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Sunday, March 18, 2007

The Big Fella and the Big Bridge

One of my favourite things in NSW Parliament House is the portrait of Jack Lang. Head tilted, square jaw jutted; the anti-guardian angel of the Parliament. I've been looking for an excuse to talk about Jack Lang for some time, and what better opportunity than today's 75th anniversary of the opening of the Harbour Bridge, as well as the final week before the NSW election.

As this year's election approaches, voters could not be more phlegmatic. Regardless of who wins - and the fact that it's already pretty certain says a lot in itself - things won't change much. Standards of living will still be much higher than most of the world, most people will have jobs and homes. Contrast this to NSW under Jack Lang's leadership. The Depression bit harder in Australia than in nearly every other country, including America. Thirty percent of the workforce was unemployed; people who lived in their generation's equivalent of the McMansion one week lived in shanty towns the next. Political extremism, at both ends of the spectrum, was growing.

In response to what he saw as the Federal Government's inequitable and ineffective policies to mitigate the Depression, Lang proposed the controversial `Lang Plan', which included the withholding of interest repayments to foreign interests in order to revive the economy of NSW - a plan which culminated in the hoarding of NSW reserves at NSW Trades Hall to prevent its access by the Federal Government and ultimately, his dismissal by the Governor - one of only two such dismissals in Australian history (the other, of course, was Gough Whitlam.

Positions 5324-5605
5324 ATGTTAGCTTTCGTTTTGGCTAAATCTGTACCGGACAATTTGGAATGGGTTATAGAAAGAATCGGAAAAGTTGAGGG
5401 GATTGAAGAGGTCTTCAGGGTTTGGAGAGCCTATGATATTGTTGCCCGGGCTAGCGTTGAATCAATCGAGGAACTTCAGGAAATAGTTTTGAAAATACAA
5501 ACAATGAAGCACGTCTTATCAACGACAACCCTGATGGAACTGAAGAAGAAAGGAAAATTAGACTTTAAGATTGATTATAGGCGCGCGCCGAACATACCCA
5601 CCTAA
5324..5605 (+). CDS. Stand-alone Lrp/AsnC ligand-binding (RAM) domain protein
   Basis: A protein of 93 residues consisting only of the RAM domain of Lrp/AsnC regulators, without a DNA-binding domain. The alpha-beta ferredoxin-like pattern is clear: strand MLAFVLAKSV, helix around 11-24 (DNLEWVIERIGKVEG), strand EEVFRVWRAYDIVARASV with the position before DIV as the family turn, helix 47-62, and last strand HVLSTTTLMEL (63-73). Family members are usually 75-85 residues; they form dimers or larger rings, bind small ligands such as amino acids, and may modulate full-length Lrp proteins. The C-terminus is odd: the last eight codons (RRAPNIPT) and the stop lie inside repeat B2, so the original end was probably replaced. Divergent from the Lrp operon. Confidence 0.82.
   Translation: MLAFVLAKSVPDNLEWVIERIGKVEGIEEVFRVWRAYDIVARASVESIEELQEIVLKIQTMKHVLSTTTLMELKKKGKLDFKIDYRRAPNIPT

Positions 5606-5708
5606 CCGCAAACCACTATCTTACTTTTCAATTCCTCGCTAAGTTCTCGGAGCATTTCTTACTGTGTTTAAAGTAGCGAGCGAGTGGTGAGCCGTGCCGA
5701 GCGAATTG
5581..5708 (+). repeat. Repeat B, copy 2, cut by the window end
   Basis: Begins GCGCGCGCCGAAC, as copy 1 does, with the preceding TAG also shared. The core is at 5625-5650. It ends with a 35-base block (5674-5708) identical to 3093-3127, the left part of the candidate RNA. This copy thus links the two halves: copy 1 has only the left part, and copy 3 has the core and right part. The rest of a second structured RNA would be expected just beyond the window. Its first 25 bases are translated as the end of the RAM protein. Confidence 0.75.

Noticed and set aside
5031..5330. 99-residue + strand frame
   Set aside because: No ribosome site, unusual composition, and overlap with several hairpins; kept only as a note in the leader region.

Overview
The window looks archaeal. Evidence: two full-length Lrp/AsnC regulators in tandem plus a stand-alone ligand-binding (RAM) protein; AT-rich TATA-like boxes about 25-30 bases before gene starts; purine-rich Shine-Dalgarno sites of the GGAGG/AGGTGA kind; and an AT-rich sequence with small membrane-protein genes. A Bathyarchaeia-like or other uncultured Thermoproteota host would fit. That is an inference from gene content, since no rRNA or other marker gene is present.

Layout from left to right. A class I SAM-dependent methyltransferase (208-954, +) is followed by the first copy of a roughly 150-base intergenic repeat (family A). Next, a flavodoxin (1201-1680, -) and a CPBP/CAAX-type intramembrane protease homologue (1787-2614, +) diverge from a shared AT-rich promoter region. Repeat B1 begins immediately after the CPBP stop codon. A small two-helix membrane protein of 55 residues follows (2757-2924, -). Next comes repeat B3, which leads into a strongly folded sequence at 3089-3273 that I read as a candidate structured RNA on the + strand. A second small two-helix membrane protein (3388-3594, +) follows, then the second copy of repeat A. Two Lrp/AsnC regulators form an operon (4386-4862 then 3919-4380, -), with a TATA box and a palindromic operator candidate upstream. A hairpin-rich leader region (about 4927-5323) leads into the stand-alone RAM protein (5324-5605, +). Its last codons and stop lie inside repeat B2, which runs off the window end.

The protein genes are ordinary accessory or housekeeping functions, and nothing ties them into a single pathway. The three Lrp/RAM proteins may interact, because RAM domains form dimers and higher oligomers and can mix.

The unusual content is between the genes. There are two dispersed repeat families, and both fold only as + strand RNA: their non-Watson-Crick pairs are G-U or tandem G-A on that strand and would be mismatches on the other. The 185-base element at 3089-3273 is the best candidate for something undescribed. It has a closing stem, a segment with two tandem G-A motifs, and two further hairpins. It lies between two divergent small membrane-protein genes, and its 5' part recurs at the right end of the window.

This was a time when politics were real - when leaders and decisions had a deep, immediate impact on peoples' lives. There's something quite exciting about that today, when politics often seem more like a parlour game or a spectator sport.

It's ironic that unions have been requested not to politicise today's bridge crossing, given that the original opening of the bridge was a politically charged event. Of course, the bridge itself was intended to represent a literal and figurative jumping of the political gap - the working class South now given direct access to the wealthy, isolated North (a noble intention; however, Sydneysiders still define themselves based on the compass points, even 75 years later). Lang's decision to open the bridge himself rather than allow the Governor to do so was controversial. Meanwhile, the famous usurping of Lang at the Harbour Bridge opening by the sabre-wielding Francis De Groot was no mere case of a crazy old man getting a little over-excited. De Groot was a member of an extraordinary organisation, the New Guard.

The New Guard was a right wing grassroots paramilitary that reached its height of influence during Lang's reign. It was no rag-tag underground movement, but a highly organised citizen's militia with a reputed 200,000 members - many of whom were experienced WWI veterans - and an astonishing military arsenal. Photos of New Guard meetings show imagery that would become disturbingly familiar in later years, including a straight-arm salute (Hitler was, after all, elected only a year after the Harbour Bridge was opened). Their plans were nothing short of audacious - primarily, to kidnap Lang, bring NSW under martial law and effect a coup d'etat - possibly a bloody one. These plans were well advanced and came alarmingly close to fruition, with a co-ordinated kidnap attempt foiled only when Lang, by chance, gave his driver the night off and drove home in an unfamiliar car, down a Parramatta Road lined with New Guard members poised and ready to pounce.

Over time, various historians have tried to reasses Lang's impact - to unravel his real legacy from the dedicated worship or pathological hatred with which he was viewed at the time. I find it impossible to figure out which of the two camps I would have been in. Would I have, like so many Sydneysiders, been mesmerised by the powerful oratory of the populist, his `Us versus Them' ideology, and his genuinely progressive welfare and infrastructure policies? Or would it all have seemed a bit mad? Hindsight may be twenty-twenty, but it necessarily excludes context, and subjective opinion is dictated almost exclusively by context.

One thing's for sure. It's exciting to think of a time in NSW politics where the decisions were bigger than desalination or recycled, or who's in the budgie smugglers and who's racing Ferraris - where the participants included the ordinary person, and not just the political elite.

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